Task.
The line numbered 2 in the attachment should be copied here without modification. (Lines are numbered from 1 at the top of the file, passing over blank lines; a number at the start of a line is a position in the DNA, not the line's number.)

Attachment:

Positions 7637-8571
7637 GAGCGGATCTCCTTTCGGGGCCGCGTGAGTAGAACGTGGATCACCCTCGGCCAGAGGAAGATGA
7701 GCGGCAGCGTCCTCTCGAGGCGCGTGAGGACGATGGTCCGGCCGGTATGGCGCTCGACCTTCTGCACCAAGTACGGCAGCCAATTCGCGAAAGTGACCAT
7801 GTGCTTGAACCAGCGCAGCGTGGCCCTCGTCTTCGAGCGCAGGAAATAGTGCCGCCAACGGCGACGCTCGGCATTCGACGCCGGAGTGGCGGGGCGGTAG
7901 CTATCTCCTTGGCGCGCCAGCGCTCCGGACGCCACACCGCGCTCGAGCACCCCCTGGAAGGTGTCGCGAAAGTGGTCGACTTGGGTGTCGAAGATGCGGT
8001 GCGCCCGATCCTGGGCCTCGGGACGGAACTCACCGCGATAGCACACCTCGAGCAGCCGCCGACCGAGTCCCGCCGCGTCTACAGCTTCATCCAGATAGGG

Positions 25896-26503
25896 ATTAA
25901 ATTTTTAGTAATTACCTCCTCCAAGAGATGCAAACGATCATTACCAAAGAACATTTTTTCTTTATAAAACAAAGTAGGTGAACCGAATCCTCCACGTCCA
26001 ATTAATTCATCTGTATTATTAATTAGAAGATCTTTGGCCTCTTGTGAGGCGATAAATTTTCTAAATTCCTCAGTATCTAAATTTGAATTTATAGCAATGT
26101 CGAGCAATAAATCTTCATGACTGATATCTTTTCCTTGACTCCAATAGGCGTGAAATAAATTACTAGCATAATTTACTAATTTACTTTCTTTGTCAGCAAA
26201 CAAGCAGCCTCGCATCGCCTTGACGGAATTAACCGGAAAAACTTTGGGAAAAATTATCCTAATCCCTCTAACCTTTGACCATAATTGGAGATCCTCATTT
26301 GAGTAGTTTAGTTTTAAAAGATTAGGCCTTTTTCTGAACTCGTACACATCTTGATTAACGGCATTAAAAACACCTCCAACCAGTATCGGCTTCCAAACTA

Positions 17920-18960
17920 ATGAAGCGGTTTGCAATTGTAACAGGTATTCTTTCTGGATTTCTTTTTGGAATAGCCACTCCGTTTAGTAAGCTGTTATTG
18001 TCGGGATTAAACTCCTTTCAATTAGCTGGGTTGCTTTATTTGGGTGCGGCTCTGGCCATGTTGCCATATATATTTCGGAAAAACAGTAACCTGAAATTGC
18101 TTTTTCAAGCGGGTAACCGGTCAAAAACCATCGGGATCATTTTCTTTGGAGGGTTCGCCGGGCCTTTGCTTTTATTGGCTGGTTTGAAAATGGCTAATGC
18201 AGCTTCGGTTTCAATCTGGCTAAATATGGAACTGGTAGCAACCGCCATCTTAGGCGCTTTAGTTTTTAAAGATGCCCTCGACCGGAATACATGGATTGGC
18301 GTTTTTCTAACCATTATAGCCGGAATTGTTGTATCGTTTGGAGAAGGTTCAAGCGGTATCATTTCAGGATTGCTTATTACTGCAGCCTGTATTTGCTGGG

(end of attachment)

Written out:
7637 GAGCGGATCTCCTTTCGGGGCCGCGTGAGTAGAACGTGGATCACCCTCGGCCAGAGGAAGATGA